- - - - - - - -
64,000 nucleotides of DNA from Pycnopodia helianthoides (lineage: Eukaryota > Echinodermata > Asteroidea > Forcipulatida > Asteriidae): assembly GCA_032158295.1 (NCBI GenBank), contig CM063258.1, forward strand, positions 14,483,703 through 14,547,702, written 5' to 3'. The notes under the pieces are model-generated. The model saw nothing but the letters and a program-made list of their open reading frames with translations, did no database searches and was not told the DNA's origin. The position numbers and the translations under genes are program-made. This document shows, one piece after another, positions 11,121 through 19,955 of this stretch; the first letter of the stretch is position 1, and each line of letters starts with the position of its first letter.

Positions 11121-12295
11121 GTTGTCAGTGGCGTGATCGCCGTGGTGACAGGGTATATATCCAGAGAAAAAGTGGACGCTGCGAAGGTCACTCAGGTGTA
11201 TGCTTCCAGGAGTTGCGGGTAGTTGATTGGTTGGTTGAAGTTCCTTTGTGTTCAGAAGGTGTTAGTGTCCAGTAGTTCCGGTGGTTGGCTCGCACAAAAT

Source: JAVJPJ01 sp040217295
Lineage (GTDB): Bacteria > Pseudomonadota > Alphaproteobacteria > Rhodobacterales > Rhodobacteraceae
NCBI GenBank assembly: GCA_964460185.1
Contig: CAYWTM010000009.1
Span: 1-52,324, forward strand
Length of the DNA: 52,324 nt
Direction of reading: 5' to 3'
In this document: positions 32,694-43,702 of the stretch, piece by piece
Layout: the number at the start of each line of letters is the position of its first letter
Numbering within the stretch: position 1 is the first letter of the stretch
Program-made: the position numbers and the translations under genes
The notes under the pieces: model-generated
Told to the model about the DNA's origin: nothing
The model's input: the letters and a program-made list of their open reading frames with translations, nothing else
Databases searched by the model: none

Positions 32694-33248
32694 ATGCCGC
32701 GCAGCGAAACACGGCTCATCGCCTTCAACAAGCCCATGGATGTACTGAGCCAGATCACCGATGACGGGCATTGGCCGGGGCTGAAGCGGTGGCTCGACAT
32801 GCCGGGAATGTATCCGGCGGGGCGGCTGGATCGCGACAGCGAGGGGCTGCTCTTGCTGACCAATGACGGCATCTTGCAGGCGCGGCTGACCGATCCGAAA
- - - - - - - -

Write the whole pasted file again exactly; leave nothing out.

64,000 nucleotides of DNA from Pycnopodia helianthoides (lineage: Eukaryota > Echinodermata > Asteroidea > Forcipulatida > Asteriidae): assembly GCA_032158295.1 (NCBI GenBank), contig CM063258.1, forward strand, positions 14,483,703 through 14,547,702, written 5' to 3'. The notes under the pieces are model-generated. The model saw nothing but the letters and a program-made list of their open reading frames with translations, did no database searches and was not told the DNA's origin. The position numbers and the translations under genes are program-made. This document shows, one piece after another, positions 11,121 through 19,955 of this stretch; the first letter of the stretch is position 1, and each line of letters starts with the position of its first letter.

Positions 11121-12295
11121 GTTGTCAGTGGCGTGATCGCCGTGGTGACAGGGTATATATCCAGAGAAAAAGTGGACGCTGCGAAGGTCACTCAGGTGTA
11201 TGCTTCCAGGAGTTGCGGGTAGTTGATTGGTTGGTTGAAGTTCCTTTGTGTTCAGAAGGTGTTAGTGTCCAGTAGTTCCGGTGGTTGGCTCGCACAAAAT

Source: JAVJPJ01 sp040217295
Lineage (GTDB): Bacteria > Pseudomonadota > Alphaproteobacteria > Rhodobacterales > Rhodobacteraceae
NCBI GenBank assembly: GCA_964460185.1
Contig: CAYWTM010000009.1
Span: 1-52,324, forward strand
Length of the DNA: 52,324 nt
Direction of reading: 5' to 3'
In this document: positions 32,694-43,702 of the stretch, piece by piece
Layout: the number at the start of each line of letters is the position of its first letter
Numbering within the stretch: position 1 is the first letter of the stretch
Program-made: the position numbers and the translations under genes
The notes under the pieces: model-generated
Told to the model about the DNA's origin: nothing
The model's input: the letters and a program-made list of their open reading frames with translations, nothing else
Databases searched by the model: none

Positions 32694-33248
32694 ATGCCGC
32701 GCAGCGAAACACGGCTCATCGCCTTCAACAAGCCCATGGATGTACTGAGCCAGATCACCGATGACGGGCATTGGCCGGGGCTGAAGCGGTGGCTCGACAT
32801 GCCGGGAATGTATCCGGCGGGGCGGCTGGATCGCGACAGCGAGGGGCTGCTCTTGCTGACCAATGACGGCATCTTGCAGGCGCGGCTGACCGATCCGAAA